Brian Reyes / Gibraltar Chronicle & Walter Russell Mead / The New York Times – 2016-07-26 21:10:24
Collision Sub Docks in Gibraltar
Brian Reyes / Gibraltar Chronicle
Photo by David Parody
(July 20, 2016) — A British nuclear submarine sustained external damage to its conning tower after colliding with a tanker while submerged off Gibraltar.
As HMS Ambush docked in Gibraltar just after 9pm, the Ministry of Defence and the Royal Navy insisted there was “absolutely no damage” to the submarine’s nuclear plant and that no one in the crew had been injured.
Early indications were that the merchant vessel in question had not sustained any damage. The HMS Ambush was conducting an exercise when it hit the vessel at 1.30pm.
Initial reports suggested the incident had taken place in British Gibraltar territorial waters but the Gibraltar Government later said it occurred in international waters at the time.
“At approximately 1330 local time today, HMS Ambush, an Astute-class submarine, while submerged and conducting a training exercise was involved in a glancing collision with a merchant vessel off the coast of Gibraltar,” the Royal Navy said in a statement.
“We are in contact with the merchant vessel and initial indications are that it has not sustained damage. The submarine suffered some external damage but there is absolutely no damage to her nuclear plant and no member of the ship’s company was injured in the incident.
“An immediate investigation is being conducted. There are no safety concerns associated with HMS Ambush being alongside.”
The submarine had been operating off Gibraltar as part of the exercise for over a week.
(July 25, 2016) — On the heels of the vote to renew Trident nuclear submarines for the next millennium, and longer, this news is simply astonishing!
Aren’t we pushing our luck? Maybe the UK should vote again on scrapping Trident before the next “accident”. What are these guys thinking?!?
Anyone read about all the near misses and nuclear accidents in Eric Schlosser’s Command and Control? [See story below — EAW.]
— Alice Slater, Nuclear Age Peace Foundation
‘Command and Control,’ by Eric Schlosser
Walter Russell Mead / The New York Times
The Gregg family of Mars Bluff, S.C., whose house was damaged when the Air Force accidentally dropped an atomic bomb in their backyard.
(September 12, 2013) — A little over 50 years ago a South Carolina doctor (and the grandfather of this reviewer) treated a family for injuries sustained when a sudden, inexplicable explosion tore through their backyard.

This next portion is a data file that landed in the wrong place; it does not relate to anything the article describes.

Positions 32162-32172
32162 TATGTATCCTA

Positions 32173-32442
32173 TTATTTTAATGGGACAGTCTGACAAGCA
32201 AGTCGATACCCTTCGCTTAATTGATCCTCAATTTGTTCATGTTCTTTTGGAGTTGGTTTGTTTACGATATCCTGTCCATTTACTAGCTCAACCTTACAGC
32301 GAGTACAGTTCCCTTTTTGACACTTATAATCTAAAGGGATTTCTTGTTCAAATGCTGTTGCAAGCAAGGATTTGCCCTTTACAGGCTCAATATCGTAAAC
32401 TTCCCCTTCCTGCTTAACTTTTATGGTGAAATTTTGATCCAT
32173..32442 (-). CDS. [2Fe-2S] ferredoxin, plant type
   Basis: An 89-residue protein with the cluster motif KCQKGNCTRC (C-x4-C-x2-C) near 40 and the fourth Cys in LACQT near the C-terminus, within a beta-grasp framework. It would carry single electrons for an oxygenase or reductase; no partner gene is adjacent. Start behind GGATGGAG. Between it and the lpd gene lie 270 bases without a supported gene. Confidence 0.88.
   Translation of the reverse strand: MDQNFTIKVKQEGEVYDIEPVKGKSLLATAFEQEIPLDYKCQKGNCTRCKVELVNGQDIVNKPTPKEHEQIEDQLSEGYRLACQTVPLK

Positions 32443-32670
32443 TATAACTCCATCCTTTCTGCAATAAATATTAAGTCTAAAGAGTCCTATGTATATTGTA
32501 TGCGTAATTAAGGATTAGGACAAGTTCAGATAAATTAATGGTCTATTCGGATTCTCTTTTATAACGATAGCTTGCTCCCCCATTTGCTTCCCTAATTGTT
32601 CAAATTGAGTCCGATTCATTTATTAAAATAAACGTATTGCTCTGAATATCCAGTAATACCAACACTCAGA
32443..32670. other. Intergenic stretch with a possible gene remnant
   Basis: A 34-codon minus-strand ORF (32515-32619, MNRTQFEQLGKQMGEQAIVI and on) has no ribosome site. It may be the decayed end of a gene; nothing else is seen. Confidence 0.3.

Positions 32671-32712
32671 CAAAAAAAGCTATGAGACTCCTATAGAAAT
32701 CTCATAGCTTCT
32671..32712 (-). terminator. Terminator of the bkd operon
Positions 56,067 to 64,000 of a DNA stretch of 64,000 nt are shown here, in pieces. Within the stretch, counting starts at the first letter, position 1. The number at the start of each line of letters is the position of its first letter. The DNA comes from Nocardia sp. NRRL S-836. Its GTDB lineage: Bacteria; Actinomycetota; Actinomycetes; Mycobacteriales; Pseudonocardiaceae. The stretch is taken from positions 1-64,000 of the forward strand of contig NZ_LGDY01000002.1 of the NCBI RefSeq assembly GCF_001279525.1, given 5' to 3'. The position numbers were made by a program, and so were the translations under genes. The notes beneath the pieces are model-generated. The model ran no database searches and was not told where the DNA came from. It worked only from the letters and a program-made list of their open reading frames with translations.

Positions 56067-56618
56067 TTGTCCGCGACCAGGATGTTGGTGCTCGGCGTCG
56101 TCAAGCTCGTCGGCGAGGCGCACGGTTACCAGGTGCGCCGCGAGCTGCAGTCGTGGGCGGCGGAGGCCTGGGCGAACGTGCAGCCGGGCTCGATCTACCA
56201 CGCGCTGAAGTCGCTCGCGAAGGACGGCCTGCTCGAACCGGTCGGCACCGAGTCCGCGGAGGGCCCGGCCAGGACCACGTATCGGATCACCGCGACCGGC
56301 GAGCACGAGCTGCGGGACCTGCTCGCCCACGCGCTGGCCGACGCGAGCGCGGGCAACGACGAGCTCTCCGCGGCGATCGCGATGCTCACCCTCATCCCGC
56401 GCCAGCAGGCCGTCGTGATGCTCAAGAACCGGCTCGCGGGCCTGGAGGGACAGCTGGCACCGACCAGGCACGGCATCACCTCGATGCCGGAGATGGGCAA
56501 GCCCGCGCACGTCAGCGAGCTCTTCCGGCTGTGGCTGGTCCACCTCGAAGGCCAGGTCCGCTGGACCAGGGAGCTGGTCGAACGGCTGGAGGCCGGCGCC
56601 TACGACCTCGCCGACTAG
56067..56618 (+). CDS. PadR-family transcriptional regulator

The injuries were not serious, and after spending the night at the doctor’s house they returned home to discover that the object in the 50-foot crater left behind their house was an atomic bomb that had fallen from a passing Air Force plane.
The bomb had not been “armed” with its nuclear core; the blast came from the explosives intended to trigger a chain reaction. The crater can still be seen today.
That incident, which led to an anti-nuclear movement in Britain, where the plane was bound, is one of many stories Eric Schlosser, the author of Fast Food Nation, tells in “Command and Control.” During the cold war, nuclear bombs fell out of the sky, burned up in plane crashes and were lost at sea.
In the incident Schlosser describes in greatest detail, “the Damascus accident” of Sept. 18, 1980, the warhead from a Titan II missile was ejected after a series of mishaps that began when a repairman dropped a socket wrench and pierced a fuel tank.
Tactical nuclear weapons scattered across Europe had minimal security; misplaced tools and failed repairs triggered serious accidents; inadequate safety procedures and poor oversight led to dozens of close brushes with nuclear explosions.
People have died in these accidents, sometimes as a result of their own carelessness or bad luck, but often while doing their best to protect the rest of us from an accidental nuclear blast.
Schlosser’s disquieting but riveting book looks at every aspect of nuclear risk, examining problems with the command and control systems that in theory were supposed to provide presidents with the information they would need to make the decision on whether the United States should retaliate against a Soviet strike.
Constructing the complex systems needed for this task — linking radar sites and monitor stations around the world into a single network for analysis and control — was well beyond the technological capacity of American engineers for much of the cold war, but they did the best they could.
The system they created, which led among other things to the technology that gave us the Internet, was not only subject to glitches and crashes, it was also too brittle to survive any serious Soviet attack, too inflexible to give presidents good choices at what would have been the most critical moments in world history and too subject to error to be relied on.
At various points, flocks of birds, sunshine reflecting off clouds and the rising moon over Norway set off alarm bells.
One false alert went high enough up the command chain that a general woke the national security adviser, Zbigniew Brzezinski, in the middle of the night; as he waited for confirmation before calling President Carter, Brzezinski decided not to tell his wife that Soviet missiles were on their way.
“Command and Control” is organized a bit like a Caribbean cruise. The main part of the voyage is Schlosser’s fascinating account of one of the most serious accidents in the history of the American nuclear program: the crisis near Damascus, Ark., when a Titan missile exploded in a fiery blast, sending its warhead into a ditch 200 yards away. From eyewitness accounts and exhaustive research Schlosser has pieced this story together in great detail.
Posted in accordance with Title 17, Section 107, US Code, for noncommercial, educational purposes.